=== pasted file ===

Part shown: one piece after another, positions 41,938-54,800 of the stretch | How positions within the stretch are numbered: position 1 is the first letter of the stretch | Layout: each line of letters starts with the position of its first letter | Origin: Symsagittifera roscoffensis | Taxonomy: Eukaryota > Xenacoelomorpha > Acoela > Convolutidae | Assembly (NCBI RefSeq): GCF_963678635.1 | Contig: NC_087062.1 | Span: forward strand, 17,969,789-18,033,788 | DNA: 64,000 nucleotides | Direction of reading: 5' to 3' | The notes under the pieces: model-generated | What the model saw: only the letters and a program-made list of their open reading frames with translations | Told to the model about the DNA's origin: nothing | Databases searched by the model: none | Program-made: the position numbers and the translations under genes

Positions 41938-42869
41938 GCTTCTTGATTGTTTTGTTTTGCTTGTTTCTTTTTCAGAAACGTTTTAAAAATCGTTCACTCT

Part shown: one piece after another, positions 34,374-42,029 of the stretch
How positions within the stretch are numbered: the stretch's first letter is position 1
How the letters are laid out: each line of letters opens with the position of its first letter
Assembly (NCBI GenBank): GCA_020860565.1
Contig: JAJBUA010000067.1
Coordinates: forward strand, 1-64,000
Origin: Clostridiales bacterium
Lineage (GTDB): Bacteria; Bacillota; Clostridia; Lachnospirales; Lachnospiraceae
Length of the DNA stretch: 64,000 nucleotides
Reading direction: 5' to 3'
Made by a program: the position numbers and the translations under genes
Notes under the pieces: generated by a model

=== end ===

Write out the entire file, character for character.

Part shown: one piece after another, positions 41,938-54,800 of the stretch | How positions within the stretch are numbered: position 1 is the first letter of the stretch | Layout: each line of letters starts with the position of its first letter | Origin: Symsagittifera roscoffensis | Taxonomy: Eukaryota > Xenacoelomorpha > Acoela > Convolutidae | Assembly (NCBI RefSeq): GCF_963678635.1 | Contig: NC_087062.1 | Span: forward strand, 17,969,789-18,033,788 | DNA: 64,000 nucleotides | Direction of reading: 5' to 3' | The notes under the pieces: model-generated | What the model saw: only the letters and a program-made list of their open reading frames with translations | Told to the model about the DNA's origin: nothing | Databases searched by the model: none | Program-made: the position numbers and the translations under genes

Positions 41938-42869
41938 GCTTCTTGATTGTTTTGTTTTGCTTGTTTCTTTTTCAGAAACGTTTTAAAAATCGTTCACTCT

Part shown: one piece after another, positions 34,374-42,029 of the stretch
How positions within the stretch are numbered: the stretch's first letter is position 1
How the letters are laid out: each line of letters opens with the position of its first letter
Assembly (NCBI GenBank): GCA_020860565.1
Contig: JAJBUA010000067.1
Coordinates: forward strand, 1-64,000
Origin: Clostridiales bacterium
Lineage (GTDB): Bacteria; Bacillota; Clostridia; Lachnospirales; Lachnospiraceae
Length of the DNA stretch: 64,000 nucleotides
Reading direction: 5' to 3'
Made by a program: the position numbers and the translations under genes
Notes under the pieces: generated by a model